Eschatology and Messianic Hope in Hinduism:
A Bahá'í Perspective

By Ali K. Merchant

First presented at the Irfan Colloquia Session #5
Bahá'í National Center: Wilmette, Illinois, USA
March 31 – April 2, 1995
(see list of papers from #5)

    What is known as Hinduism has no single founder. It has evolved over a period of ten thousand years or more, absorbing and assimilating elements of many of the religions and cultural movements of India and neighboring countries. All the key sacred texts of Hinduism are written and recorded in Sanskrit, the oldest extant language in the world. The main scriptures of Hinduism are the Vedas, the Upanishads (Vedanta) and the Bhagavad-Gita. They are called shrutis, the eternal truth. Next comes the Code of Laws, smritis. The main scriptures of Hinduism include four more texts that may be listed as histories: Itihasa, Ramayana, Mahabharata, and Puranas.

    The identity of the revealer of the Bhagavad-Gita is attributed to Lord Krishna. The Vedas (derived of the root "vid" meaning "to know") are a compilation of spiritual laws revealed at different periods. It includes four works. The Bhagavad-Gita is sometimes regarded as the fifth Veda. However, a statement attributed to the Lord Krishna claims he was the revealer of all the Vedas. In the Bahá'í Faith Lord Krishna is regarded as the central figure of the Hindu religion. 'Abdu'l-Bahá calls Krishna "the cause of illumination of the world of humanity" and confirms that he was "sent of God" (Promulgation of Universal Peace, p. 348).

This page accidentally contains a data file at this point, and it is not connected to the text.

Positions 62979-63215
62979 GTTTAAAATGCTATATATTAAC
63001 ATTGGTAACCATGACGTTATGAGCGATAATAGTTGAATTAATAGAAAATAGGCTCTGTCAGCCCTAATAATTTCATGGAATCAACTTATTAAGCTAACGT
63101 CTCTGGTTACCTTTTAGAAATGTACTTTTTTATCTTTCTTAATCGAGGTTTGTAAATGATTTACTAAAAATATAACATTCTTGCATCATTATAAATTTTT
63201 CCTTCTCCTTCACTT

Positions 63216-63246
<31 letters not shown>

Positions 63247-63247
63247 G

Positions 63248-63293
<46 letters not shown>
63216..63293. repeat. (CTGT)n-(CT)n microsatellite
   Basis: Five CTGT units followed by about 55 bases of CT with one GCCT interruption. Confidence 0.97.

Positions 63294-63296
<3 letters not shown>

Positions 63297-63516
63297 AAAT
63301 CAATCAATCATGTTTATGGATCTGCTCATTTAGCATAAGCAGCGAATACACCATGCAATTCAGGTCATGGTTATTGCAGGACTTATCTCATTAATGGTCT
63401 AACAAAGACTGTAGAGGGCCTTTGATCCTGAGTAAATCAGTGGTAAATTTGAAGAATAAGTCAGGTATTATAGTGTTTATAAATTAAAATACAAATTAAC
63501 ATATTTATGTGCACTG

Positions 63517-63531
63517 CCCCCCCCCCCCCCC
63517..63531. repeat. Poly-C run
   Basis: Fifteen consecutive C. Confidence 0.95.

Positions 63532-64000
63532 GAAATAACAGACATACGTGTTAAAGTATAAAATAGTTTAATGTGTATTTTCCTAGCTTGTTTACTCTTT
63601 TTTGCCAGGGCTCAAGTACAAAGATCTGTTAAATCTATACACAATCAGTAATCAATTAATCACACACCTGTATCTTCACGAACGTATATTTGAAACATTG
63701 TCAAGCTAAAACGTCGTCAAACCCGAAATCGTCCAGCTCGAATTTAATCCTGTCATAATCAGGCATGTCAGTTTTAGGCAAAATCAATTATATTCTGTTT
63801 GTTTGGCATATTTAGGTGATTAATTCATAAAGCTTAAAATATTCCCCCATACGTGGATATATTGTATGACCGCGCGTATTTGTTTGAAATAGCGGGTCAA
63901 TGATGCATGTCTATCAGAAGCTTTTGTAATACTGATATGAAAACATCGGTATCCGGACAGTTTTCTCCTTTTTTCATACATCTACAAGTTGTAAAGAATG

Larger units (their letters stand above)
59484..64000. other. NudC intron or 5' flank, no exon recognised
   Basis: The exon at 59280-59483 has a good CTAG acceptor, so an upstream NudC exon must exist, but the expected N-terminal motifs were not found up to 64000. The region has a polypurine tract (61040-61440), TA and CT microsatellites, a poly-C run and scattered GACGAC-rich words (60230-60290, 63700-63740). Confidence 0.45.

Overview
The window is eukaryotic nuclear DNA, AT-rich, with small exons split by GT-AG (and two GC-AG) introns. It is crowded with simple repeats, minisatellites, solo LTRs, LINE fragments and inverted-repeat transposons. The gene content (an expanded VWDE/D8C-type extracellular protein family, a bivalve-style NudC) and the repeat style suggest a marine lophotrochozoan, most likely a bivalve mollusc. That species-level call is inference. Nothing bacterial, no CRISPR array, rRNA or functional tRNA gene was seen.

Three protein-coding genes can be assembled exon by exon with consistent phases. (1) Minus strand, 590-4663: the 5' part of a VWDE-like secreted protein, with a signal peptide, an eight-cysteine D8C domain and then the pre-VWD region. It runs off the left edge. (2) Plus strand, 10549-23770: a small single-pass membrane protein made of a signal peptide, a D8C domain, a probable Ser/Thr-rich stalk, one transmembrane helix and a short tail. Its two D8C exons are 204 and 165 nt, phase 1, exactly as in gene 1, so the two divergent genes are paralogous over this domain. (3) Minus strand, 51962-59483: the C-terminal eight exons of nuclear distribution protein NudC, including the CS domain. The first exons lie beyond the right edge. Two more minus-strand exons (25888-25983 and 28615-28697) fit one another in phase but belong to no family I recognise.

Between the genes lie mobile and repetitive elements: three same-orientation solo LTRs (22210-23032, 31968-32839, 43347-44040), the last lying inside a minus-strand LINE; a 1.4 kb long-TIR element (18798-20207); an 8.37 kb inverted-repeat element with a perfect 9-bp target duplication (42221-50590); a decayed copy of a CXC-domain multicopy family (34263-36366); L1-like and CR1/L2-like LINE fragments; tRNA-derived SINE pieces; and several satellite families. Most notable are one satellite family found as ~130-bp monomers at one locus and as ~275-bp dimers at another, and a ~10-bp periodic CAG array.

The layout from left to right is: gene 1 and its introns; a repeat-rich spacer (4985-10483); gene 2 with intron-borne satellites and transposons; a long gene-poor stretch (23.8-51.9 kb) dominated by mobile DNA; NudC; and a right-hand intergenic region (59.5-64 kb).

The purpose of this paper is to explore the scriptures of Hinduism in the light of the teachings of the Bahá'! Faith. The roots of some of the main tenets of the Bahá'í Faith are investigated in the words attributed to Krishna and other parts of Hindu scriptures. Some of the ancient texts such the Book of Juk referred to by Bahá'u'lláh are identified and briefly introduced. Examples of the prophesies in Hindu sacred texts on the advent of the mission of Bahá'u'lláh are presented and explained. In short an attempt is made to present the organic and evolutionary relations between the Hindu religion and the Bahá'í Faith.

this paper is not yet online